To edify is to teach someone in a way that improve their mind or character.
To encourage is to make someone more determined, more hopeful more confident, more likely to do something, to tell or advise someone to do something, and to make something more appealing or more likely to happen.
To console is to try to make someone feel less sadness or disappointment and to alleviate the grief, sense of loss, or trouble of another. It means to comfort in a time of grief or distress.
To edify, encourage, and console is to prophesy. Prophecy is a task that both men and women are expected to fulfil in the church. Paul said that it was the most important gift; that it was even better than the gift of speaking in tongues.
I know I’ve been discouraged lately. A lot of it is because of Christianity, how it’s taught, how limits are placed, how little it speaks into my day-to-day life. Nobody prophecies; too many are out-right forbidden because it involves teaching and instruction and some people don’t want to encourage the wrong sort of people to teach others. We’re also a faith that’s pretty terrible about tolerating grief and distress in others and knowing what to do or say about it. Every morning, we shake each other’s hand, ask: “How are you doing?” If your response isn’t “fine” you have given the wrong answer. I also know that there’s a limited amount of edification going on; the prodigies who show some skill or talent are encouraged; everyone else is left to their own devices.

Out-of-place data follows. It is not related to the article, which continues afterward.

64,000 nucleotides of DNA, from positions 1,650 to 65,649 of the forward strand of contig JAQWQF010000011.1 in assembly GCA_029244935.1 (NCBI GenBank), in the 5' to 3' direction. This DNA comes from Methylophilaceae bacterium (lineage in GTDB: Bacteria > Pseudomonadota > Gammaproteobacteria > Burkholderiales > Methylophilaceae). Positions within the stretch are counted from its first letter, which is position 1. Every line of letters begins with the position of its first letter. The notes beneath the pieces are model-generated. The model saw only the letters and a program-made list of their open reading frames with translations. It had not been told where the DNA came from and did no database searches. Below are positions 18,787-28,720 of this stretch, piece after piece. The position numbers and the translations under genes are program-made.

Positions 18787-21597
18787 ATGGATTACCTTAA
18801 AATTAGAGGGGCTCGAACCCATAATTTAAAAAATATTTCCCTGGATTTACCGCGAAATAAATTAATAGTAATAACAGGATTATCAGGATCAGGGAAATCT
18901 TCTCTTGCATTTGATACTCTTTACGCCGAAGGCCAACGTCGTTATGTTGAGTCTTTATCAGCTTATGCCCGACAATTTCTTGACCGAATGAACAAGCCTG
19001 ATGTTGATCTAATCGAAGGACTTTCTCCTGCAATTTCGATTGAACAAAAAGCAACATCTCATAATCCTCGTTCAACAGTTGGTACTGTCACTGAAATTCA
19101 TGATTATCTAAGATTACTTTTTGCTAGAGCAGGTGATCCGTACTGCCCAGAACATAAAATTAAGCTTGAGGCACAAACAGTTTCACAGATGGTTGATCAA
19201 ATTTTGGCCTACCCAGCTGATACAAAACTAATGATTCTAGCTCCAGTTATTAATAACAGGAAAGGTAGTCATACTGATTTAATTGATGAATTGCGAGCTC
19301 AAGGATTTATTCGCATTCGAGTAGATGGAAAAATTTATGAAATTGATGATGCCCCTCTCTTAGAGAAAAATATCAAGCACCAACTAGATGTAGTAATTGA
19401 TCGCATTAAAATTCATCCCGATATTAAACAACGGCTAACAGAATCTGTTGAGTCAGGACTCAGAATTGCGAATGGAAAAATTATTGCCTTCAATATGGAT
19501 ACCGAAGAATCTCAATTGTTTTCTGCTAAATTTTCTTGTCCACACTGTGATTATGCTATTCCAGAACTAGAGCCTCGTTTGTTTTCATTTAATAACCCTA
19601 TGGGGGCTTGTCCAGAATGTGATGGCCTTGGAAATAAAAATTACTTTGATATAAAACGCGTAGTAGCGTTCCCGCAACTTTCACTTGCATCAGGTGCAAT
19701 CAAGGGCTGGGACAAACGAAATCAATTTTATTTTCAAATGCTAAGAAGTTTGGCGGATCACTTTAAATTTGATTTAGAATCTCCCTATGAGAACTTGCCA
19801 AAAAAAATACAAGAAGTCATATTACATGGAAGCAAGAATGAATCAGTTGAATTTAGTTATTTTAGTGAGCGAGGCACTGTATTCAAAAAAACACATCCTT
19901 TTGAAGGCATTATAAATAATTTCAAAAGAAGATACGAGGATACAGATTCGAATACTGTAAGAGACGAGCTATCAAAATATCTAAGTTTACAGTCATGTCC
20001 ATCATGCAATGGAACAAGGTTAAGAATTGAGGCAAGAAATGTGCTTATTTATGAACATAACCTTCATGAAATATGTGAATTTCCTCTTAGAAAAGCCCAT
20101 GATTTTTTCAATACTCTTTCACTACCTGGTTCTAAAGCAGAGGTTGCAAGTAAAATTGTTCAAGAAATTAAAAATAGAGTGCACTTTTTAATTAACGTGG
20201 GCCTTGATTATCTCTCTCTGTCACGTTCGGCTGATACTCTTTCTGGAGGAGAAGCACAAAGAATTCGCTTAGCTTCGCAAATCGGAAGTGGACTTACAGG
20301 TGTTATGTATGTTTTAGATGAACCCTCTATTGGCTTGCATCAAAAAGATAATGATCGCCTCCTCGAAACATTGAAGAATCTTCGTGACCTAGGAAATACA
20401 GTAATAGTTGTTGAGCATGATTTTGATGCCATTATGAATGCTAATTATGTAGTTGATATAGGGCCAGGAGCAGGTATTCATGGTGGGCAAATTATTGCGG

Now speaking in tongues is all the rage; has been for the longest time – but prophecy-based churches are few and far between. I guess it depends on what your focus is – showing the power of the spirit through amazing displays. Or living out Christ-like love by edifying, encouraging, and consoling one another. One lets you keep all the rules you want, the other asks you to choose which ones are worth the fuss.